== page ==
Should young people in foster care have the right to access their own records? Who should be responsible for making sure they get copies of critical documents like their birth certificate or social security card? Check out this recent article from the Sun Sentinel in Florida, then tell us what you think.
Foster Kids Need a Chance at Open Government Too
THE ISSUE: Give foster care kids access to their own records
• Mar 21, 2009 • FL -
You'd think a teenager in the state's foster-care system would be able to get a copy of his or her records, those important documents needed to obtain a driver's license, apartment or job. Not so in Florida, and the irony is striking. Access to foster care records is legal, but extremely difficult. One literally needs a judge's order to make the information public.
So it's ironic that during the week Florida celebrated the 100th anniversary of its landmark open meetings and public records laws, supporters of an initiative to make it easier for foster kids, their attorneys, caregivers, guardians ad litem and prospective adoptive parents to obtain foster-care records have seen their efforts sputter in the Florida Legislature. HB 1439 and SB 126 are stalled in their respective chambers and time to move them is running out. In the Florida House, committee deliberations on legislation will end this week, leaving most bills that haven't been heard by a panel to languish. HB 1439, unfortunately, is one of those bills.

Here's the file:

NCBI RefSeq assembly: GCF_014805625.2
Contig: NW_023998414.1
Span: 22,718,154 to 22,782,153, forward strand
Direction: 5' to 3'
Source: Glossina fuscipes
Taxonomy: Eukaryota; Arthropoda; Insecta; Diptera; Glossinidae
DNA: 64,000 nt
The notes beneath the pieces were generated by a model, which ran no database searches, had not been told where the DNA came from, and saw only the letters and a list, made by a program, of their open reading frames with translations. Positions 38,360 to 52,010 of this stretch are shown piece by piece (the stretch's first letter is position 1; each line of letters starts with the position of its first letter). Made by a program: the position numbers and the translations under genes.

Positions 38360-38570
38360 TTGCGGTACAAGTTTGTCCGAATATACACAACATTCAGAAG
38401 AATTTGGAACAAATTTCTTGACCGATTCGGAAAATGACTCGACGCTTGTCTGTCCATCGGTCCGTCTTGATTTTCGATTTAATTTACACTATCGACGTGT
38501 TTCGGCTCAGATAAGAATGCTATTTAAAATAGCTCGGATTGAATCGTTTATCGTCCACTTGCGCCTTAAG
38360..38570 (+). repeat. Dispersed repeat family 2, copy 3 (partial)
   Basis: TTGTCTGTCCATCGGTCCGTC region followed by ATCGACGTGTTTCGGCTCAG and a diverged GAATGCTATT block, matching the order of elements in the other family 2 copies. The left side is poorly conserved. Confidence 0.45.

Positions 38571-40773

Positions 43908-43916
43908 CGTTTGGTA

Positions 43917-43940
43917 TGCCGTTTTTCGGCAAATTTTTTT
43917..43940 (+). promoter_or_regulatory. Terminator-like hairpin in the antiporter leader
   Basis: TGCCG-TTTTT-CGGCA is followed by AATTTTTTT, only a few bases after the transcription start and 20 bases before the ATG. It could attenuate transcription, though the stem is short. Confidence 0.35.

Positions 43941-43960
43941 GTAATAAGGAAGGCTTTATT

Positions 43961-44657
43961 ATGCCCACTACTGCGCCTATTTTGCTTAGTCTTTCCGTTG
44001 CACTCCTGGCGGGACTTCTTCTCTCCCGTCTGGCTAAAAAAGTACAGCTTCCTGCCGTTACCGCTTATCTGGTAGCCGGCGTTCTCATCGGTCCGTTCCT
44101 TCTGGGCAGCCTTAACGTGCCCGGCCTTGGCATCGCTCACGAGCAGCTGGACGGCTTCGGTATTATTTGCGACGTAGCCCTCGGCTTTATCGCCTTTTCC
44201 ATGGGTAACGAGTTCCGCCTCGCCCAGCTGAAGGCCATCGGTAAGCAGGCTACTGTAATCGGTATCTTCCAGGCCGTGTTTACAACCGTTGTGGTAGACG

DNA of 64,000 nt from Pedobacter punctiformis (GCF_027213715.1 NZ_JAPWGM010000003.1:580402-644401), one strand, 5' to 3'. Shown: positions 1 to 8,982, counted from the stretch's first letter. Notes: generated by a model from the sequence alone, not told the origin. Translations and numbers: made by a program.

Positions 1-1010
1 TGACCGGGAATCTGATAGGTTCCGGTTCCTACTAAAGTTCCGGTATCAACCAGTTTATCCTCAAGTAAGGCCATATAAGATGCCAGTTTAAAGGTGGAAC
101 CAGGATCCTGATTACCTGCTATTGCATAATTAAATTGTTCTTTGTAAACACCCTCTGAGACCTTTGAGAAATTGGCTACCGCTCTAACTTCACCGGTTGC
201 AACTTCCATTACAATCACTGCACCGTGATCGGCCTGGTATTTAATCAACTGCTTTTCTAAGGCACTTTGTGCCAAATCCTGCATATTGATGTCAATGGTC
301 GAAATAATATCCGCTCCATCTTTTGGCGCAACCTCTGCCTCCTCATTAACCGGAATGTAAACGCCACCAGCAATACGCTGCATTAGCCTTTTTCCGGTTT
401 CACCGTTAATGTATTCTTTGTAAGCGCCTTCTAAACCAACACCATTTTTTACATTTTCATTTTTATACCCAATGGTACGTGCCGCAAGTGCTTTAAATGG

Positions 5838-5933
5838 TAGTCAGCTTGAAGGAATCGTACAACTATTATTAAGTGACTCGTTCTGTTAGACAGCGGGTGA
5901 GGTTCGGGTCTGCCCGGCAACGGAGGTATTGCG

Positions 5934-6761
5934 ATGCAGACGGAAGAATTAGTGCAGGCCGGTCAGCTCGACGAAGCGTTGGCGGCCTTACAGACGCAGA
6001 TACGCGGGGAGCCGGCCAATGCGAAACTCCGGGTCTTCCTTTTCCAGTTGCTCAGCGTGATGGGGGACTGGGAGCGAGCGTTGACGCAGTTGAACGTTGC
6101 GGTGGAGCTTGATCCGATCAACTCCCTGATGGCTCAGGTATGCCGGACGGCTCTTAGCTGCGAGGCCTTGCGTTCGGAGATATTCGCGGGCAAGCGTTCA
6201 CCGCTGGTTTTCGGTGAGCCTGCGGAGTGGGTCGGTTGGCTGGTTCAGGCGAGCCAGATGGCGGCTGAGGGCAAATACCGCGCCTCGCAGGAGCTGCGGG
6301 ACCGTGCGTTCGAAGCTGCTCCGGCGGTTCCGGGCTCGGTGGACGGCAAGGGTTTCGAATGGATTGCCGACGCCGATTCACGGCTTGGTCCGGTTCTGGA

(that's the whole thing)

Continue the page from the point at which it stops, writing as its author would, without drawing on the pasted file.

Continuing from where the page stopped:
The Senate sponsor, Paula Dockery, R-Lakeland, has tried to broker a compromise between two state agencies that have opposing views on her bill. The Florida Department of Children & Families supports more open access while the state's Guardian Ad Litem office does not. Gov. Charlie Crist could end this bureaucratic impasse in a heartbeat, but he's been MIA on this one. That's a shame for a governor who has championed open-records initiatives, and it doesn't say much about state lawmakers who seem content to let this important legislation die on the proverbial vine.
The measure deserves quick passage so that foster kids, who rank among the more disadvantaged youths in our state, can have easy access to their records — and the public will have a better understanding of how well foster care really works.
BOTTOM LINE: Approve the legislation so they can become law.